Lord Frost is among a group of Tory MPs urging the government to reverse the ban on fracking.
In 2019, the government decided to ban fracking.
Former Brexit Minister David Frost told The Telegraph: “If our economy is to boom after Brexit, British industry needs a competitive and reliable source of energy which we hold in our own hands and brings investment into this country.
“Shale gas production achieves all this and more. If we don’t produce it here, as we have seen, as we do is import gas from elsewhere, and push up overall carbon emissions too.
“So let’s reverse the moratorium on shale gas and let a British energy renaissance begin.”
Last week, Jacob Rees-Mogg, Minister for Brexit Opportunities reportedly suggested that there should be a return to fracking.
Cuadrilla Chief Executive Officer Francis Egan had previously said: “At a time when the UK is spending billions of pounds annually importing gas from all corners of the globe and gas prices for hard-pressed UK households are rocketing, the UK Government has chosen this moment to ask us to plug and abandon the only two viable shale gas wells in Britain.”
Responding to these calls, Zac Goldsmith, Minister for Pacific and the International Environment wrote on twitter: “The argument that fracking will reduce our reliance on Russian gas is wrong.
“Between just 1 and 3% of UK gas comes from Russia. We import mostly from Norway – a friend and ally.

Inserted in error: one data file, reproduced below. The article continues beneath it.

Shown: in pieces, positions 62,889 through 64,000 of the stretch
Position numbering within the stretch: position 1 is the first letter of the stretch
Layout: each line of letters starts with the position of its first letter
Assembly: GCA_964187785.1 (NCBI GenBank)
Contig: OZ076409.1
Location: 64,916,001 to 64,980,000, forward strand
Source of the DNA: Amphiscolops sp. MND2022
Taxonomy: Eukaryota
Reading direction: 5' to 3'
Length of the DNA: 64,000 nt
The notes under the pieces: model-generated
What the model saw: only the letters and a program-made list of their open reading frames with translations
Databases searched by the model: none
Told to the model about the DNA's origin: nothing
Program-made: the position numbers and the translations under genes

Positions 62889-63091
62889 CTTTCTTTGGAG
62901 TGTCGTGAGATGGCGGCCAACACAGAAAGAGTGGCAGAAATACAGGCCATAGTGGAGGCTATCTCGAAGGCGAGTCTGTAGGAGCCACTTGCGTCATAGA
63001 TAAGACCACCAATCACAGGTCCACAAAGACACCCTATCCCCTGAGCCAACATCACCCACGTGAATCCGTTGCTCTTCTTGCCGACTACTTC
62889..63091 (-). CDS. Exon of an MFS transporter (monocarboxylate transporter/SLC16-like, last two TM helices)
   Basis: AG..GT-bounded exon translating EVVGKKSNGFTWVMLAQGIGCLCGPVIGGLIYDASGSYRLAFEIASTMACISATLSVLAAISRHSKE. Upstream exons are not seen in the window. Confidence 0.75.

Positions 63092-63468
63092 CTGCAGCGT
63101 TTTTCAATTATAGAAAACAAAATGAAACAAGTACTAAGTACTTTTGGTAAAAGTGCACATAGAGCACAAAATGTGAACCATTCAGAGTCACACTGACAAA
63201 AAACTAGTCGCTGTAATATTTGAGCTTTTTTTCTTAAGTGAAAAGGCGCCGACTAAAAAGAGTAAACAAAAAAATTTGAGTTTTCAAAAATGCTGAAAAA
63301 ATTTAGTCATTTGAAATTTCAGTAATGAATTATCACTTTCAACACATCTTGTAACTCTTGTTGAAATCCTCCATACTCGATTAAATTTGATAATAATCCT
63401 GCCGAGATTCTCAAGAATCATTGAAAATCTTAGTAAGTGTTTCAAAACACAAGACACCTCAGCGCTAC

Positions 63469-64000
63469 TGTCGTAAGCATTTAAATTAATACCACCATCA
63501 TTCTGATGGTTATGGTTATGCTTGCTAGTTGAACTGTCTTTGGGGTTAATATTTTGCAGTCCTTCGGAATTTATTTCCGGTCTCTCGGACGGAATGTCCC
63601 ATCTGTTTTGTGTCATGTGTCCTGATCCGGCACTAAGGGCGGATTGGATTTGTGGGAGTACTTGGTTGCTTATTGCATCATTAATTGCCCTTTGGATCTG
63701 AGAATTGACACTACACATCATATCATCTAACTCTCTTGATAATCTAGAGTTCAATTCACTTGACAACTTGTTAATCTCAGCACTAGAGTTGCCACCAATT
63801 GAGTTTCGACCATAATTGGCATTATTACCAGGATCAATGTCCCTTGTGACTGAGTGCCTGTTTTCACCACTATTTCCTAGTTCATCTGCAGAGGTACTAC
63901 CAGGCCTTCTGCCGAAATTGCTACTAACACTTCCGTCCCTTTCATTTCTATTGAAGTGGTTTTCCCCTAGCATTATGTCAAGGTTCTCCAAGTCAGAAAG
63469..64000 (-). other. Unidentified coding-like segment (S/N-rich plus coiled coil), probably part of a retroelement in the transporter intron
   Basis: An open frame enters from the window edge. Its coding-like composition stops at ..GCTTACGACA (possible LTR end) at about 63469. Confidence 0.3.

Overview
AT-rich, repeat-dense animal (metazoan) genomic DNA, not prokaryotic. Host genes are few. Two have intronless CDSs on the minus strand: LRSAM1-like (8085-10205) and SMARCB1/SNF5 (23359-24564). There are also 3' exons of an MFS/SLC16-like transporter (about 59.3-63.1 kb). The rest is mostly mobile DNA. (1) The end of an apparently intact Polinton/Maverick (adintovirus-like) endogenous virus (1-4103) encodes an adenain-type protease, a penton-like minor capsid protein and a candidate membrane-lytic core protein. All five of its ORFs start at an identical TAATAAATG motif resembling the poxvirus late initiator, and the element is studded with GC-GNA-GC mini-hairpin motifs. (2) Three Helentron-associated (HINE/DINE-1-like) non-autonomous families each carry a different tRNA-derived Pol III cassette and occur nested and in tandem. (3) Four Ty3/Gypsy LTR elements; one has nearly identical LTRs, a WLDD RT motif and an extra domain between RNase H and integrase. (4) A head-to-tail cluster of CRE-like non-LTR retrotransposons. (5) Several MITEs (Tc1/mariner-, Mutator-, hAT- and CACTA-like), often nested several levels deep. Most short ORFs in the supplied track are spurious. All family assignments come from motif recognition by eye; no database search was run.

“And to replace half the gas we import, we’d likely need around 6,000 new wells, with all the associated industrial equipment and endless movements of trucks ferrying toxic chemicals and wastewater to and from sites.
“It’s hard to imagine communities across the UK being ok with that. It’s hard to overstate just how unpopular fracking is with the British public. The last BEIS attitude tracker showed only 18% support. People do not want large-scale industrialisation of the British countryside.”
Last week, Boris Johnson said energy companies need to be encouraged to go for more gas.
A BEIS spokesperson told ELN: “We’ve always been clear that the development of domestic energy sources, including fracking, must be safe and cause minimal disruption and damage to those living and working nearby sites.
“We ended support for fracking on the basis of scientific evidence, showing that it is not currently possible to accurately predict the probability and size of tremors associated with fracking. Shale gas remains unproven as a resource in the UK.”